There is a circuit split between several federal circuit courts regarding the standards for issuance of permits and the right to carry weapons outside the home. The 9th and 3rd circuits have ruled in favor of may-issue permitting policies, while the 7th and D. C. circuits have ruled that states are required to implement shall-issue policies, because the right to carry weapons extends outside the home. The Federal Gun Free School Zones Act limits; when in contact with an officer, some states require you to inform that officer that you are carrying a handgun. For detailed information on individual states' permitting policies, see Gun laws in the United States by state. Unrestricted jurisdiction: one in which a permit is not required to carry a concealed handgun Shall-issue jurisdiction: one that requires a license to carry a concealed handgun, but where the granting of such licenses is subject only to meeting determinate criteria laid out in the law. An unrestricted jurisdiction is one; this is sometimes called constitutional carry.
Within the unrestricted category, there exists states that are unrestricted, where no permit is required for lawful open or concealed carry, unrestricted, where certain forms of concealed carry may be legal without a permit, while other forms of carry may require a permit. Among U. S. states, Arizona, Idaho, Kentucky, Mississippi, New Hampshire, North Dakota, South Dakota, West Virginia and Wyoming are unrestricted, allow those who are not prohibited from owning a firearm to carry a concealed firearm in any place not deemed off-limits by law without a permit. Idaho, North Dakota and Wyoming only extend. Permitless concealed carry in Mississippi only covers certain manners of carrying; these states allow the open carry of a handgun without a permit with the exception of North Dakota and certain localities in Missouri. Vermont does not have
Bone Thugs-n-Harmony is an American rap group consisting of rappers Bizzy Bone, Wish Bone, Layzie Bone, Krayzie Bone, Flesh-n-Bone. The group was signed to Ruthless Records in late 1993, when they debuted with their EP Creepin on ah Come Up; the EP included their breakout hit single "Thuggish Ruggish Bone". In 1995, the group released its second album, E. 1999 Eternal, which included hits "1st of tha Month" and "East 1999". Their hit song "Tha Crossroads", a tribute to then-recently deceased Eazy-E, won a Grammy Award in 1997; the Art of War, the group's third album, was released in 1997. Bone Thugs is the only group that has worked with 2Pac, Notorious B. I. G. Eazy-E, Big Pun while they were still alive; the editors of About.com ranked them #12 on their list of the "25 Best Rap Groups of All Time", MTV called them "the most melodic hip-hop group of all time."In 2000, BTNHResurrection reached platinum in one month, while 2002's Thug World Order received more moderate sales and promotion, going gold and peaking at #3 on the Top R&B/Hip-Hop Albums chart.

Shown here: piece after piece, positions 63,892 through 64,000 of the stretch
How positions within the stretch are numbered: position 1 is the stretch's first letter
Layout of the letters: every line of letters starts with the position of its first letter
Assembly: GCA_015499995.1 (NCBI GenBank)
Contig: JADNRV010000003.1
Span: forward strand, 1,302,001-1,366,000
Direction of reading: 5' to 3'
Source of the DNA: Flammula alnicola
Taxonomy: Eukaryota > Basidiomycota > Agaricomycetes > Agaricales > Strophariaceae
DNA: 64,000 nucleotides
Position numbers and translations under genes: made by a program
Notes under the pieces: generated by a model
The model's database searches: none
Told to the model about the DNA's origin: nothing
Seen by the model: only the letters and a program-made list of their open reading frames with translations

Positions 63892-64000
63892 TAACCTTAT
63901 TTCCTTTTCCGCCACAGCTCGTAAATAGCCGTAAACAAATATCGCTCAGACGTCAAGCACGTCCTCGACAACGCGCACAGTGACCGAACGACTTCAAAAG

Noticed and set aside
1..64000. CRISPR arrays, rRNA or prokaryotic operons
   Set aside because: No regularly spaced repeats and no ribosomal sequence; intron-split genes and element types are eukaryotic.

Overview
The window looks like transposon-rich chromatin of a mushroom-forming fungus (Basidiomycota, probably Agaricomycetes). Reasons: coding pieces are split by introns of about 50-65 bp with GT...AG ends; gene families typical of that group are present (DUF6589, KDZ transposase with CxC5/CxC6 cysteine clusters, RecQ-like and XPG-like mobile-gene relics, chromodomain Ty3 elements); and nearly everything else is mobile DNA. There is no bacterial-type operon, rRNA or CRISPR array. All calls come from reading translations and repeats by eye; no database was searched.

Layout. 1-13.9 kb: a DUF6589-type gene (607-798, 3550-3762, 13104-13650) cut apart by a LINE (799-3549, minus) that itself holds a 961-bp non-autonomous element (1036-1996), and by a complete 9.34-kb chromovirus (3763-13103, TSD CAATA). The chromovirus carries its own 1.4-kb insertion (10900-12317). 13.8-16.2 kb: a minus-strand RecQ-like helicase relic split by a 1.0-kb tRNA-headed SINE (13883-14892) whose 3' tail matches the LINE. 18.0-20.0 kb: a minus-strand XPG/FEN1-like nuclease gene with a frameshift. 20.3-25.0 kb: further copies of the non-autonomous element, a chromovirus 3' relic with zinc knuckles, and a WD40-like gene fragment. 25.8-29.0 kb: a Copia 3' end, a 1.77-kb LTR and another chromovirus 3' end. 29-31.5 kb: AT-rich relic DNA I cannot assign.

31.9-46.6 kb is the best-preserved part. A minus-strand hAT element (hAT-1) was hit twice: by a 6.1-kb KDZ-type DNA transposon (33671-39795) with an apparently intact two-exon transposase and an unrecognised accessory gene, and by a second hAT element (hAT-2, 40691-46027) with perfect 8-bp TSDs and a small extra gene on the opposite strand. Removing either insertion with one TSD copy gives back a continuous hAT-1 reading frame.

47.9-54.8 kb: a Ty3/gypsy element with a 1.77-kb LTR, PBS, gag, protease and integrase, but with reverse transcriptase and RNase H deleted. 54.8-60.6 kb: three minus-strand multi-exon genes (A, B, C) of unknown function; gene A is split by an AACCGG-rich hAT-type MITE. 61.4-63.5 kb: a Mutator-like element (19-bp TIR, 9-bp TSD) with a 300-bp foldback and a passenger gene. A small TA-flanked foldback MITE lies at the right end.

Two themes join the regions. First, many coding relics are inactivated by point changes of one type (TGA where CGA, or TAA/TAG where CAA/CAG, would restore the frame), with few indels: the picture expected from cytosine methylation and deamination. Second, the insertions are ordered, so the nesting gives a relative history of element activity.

After that album, the group went on hiatus from their label and released their sixth studio album, Thug Stories, independently in 2006. In 2007 they had another major-label release, Strength & Loyalty, on Swizz Beatz's label Full Surface Records. Bone Thugs-N-Harmony "officially" returned with their 2010 album Uni5: The World's Enemy, released by their own record label, BTNH Worldwide, with distribution by Warner Bros. Due to conflicts within the group, longtime members Krayzie Bone and Wish Bone left the group in April 2011 to work with their independent label, The Life Entertainment, they would return re-unifying the group. In August 2013, Layzie Bone announced that he would be stepping aside to work more on his solo career. In the same month, BTNH signed with eOne Entertainment, who they had partnered with to release 2006's Thug Stories. Layzie Bone has since re-united with the group, they toured in 2018. Formed in Cleveland, Ohio in 1991, the group was called "Band Aid-Boys", they formed B.